Motorola P30 is official, combines the latest phone designs

It combines both Apple and Huawei’s designs



Just yesterday, we saw a few leaked images about an upcoming Motorola phone. What’s interesting about it is that it practically has the design of an iPhone X from Apple and the gradient color that we first saw on Huawei’s P20 Pro. Well, it’s now officially announced and it’s called the Motorola P30.

The Motorola P30 is a new midrange phone meant for the Chinese market. It’s essentially a Lenovo phone with the Motorola branding. It’s got a borderless 6.2-inch IPS LCD with a Full HD+ resolution and wide notch. The phone is quite tall due to its 19:9 aspect ratio.

The silicon inside the Motorola P30 is the modest Snapdragon 636 processor with the Adreno 509 GPU. The phone has 6GB of memory, which is plenty for multitasking. As for storage, it comes in either 64GB or 128GB. It also has a microSD card slot for more photos, apps, and files.

At the back of the phone, we have an iPhone-esque dual-camera setup using 16- and 5-megapixel sensors. The main lens has an f/1.8 aperture, while the second one has f/2.2. For selfies, there’s a 12-megapixel front camera with an f/2.0 aperture.

As mentioned earlier, Lenovo is behind this Motorola phone and since it’s for the Chinese market, it’s got the ZUI 4.0 skin on top of Android 8.0 Oreo. The UI is from Lenovo’s books and it’s pretty much like any Chinese-made Android skin that doesn’t come with Google services.

A USB-C port is found at the bottom along with the 3.5mm audio jack. Fascinatingly, the Motorola logo at the back also doubles as the fingerprint reader. The battery that’s powering the device is rated at 3000mAh and it comes with an 18W fast charger out of the box.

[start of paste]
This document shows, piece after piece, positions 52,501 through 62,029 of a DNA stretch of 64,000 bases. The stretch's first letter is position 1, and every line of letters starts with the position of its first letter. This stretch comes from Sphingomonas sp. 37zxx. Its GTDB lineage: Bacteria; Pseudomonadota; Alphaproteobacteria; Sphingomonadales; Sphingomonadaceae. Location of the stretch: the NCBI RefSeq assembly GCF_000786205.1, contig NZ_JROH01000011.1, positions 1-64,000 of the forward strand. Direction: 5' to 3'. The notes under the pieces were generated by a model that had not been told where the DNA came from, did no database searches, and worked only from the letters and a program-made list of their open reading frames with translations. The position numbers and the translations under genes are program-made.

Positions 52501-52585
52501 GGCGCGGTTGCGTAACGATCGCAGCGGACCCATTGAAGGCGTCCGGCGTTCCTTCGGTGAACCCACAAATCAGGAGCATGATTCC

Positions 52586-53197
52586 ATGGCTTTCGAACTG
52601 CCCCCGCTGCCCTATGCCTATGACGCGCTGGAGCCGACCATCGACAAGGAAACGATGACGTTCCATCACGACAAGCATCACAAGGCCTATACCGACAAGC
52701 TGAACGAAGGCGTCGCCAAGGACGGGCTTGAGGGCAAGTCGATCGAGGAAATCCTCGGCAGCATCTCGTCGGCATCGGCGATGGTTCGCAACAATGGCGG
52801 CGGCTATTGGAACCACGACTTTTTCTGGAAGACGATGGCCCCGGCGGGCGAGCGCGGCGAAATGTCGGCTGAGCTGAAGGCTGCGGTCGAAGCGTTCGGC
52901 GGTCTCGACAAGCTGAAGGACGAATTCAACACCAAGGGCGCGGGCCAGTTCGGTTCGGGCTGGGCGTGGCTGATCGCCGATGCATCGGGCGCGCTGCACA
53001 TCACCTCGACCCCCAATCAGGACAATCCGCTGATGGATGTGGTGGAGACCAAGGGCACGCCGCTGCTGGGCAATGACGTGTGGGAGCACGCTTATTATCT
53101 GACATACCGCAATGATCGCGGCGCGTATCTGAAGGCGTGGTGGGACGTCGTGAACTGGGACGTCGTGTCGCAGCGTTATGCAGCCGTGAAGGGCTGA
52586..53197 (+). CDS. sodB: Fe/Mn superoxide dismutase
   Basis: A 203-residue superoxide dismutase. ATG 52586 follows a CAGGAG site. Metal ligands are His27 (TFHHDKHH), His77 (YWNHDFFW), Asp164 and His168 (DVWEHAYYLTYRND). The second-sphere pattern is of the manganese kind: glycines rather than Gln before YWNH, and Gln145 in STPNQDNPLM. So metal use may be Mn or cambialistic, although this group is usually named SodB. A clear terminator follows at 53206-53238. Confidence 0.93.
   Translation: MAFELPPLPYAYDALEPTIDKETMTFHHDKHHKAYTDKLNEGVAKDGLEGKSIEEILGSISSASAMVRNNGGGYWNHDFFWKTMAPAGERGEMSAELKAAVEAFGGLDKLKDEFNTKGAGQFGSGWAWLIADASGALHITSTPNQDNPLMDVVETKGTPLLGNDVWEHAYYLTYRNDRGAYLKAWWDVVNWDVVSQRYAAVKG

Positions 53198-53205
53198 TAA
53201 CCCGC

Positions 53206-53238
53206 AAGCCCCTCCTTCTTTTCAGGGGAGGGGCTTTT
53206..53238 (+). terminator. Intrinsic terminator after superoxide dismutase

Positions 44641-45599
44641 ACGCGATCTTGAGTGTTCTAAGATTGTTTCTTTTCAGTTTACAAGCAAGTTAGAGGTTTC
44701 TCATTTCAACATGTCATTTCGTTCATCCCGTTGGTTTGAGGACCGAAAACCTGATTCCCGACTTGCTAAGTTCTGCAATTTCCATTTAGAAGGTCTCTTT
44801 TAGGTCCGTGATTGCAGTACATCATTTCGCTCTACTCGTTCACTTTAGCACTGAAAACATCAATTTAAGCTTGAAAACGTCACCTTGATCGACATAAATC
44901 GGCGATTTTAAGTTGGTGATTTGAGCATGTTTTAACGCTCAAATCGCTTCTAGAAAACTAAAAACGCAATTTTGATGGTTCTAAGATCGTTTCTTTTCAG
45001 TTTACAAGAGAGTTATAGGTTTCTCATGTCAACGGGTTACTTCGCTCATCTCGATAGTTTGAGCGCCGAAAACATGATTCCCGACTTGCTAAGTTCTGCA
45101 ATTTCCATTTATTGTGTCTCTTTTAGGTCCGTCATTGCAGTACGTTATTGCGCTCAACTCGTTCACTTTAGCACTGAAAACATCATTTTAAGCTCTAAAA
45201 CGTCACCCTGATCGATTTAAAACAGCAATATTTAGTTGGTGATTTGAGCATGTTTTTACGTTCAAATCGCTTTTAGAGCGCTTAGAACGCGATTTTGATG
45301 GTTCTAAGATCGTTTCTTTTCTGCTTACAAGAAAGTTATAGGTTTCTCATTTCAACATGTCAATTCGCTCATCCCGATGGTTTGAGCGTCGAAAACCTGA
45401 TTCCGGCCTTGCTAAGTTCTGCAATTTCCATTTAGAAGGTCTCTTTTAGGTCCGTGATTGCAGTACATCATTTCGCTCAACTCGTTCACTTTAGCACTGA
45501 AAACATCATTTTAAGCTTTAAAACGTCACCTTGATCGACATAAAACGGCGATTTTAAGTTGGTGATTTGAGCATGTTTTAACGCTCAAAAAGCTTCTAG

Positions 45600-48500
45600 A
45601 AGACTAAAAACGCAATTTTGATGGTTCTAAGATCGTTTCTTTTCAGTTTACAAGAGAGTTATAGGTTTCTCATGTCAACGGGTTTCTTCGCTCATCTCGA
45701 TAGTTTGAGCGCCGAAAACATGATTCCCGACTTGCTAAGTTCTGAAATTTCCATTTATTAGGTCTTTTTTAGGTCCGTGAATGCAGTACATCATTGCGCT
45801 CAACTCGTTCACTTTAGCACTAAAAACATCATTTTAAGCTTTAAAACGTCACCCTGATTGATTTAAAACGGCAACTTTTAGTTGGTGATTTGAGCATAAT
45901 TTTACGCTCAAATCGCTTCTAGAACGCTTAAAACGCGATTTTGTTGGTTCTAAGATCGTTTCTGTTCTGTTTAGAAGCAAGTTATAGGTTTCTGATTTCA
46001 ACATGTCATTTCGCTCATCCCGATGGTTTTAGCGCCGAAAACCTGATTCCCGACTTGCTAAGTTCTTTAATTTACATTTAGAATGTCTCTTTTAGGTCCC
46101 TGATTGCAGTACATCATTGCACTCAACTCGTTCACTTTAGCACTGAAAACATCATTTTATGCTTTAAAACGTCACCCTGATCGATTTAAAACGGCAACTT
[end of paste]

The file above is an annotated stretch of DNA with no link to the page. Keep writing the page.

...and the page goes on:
The phone will arrive in Ice White, Bright Black, and the special Aurora Blue color which is reminiscent of the Huawei P20 Pro. The price for the 64GB variant is CNY 1,999 (US$ 290), while the version with 128GB storage is CNY 2,099 (US$ 300).

Source: Motorola China

SEE ALSO: Motorola announces Moto Z3, first 5G-ready smartphone


ASUS ZenFone Max Pro M1 receives global Android Pie update

More features coming up



The ZenFone Max Pro M1, which had been a mainstay on our Best Smartphones list, is officially seeing its Android 9 Pie update roll out internationally.

This comes a little over a year after the phone’s original launch. According to ASUS’ official online forum, the update is targeting model ZB602KL, which is the international unit. The update’s version number is 16.2017.1905.053.

The update is about 1.5GB in size and can be accessed by checking the System Updates option under System in the main settings menu. ASUS says that the update’s push is happening in batches, so it may take longer for some users to receive it.

The hefty update includes all the features that are bundled with Android Pie, along with the latest security patch from ASUS and some bug fixes.

Last month, only the Indian version of the ZenFone Max Pro M1 could be updated to Android Pie.

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Redmi 7A offers a solid budget phone experience

Continuing the legacy of great value



When we first reviewed the Redmi 5A, we dubbed it the best smartphone you could buy below US$ 100. But then the Redmi 6A happened, and it wasn’t nearly as impressive. Fast forward to the Redmi 7A, which looks to bring Xiaomi’s entry-level A-series back to its roots.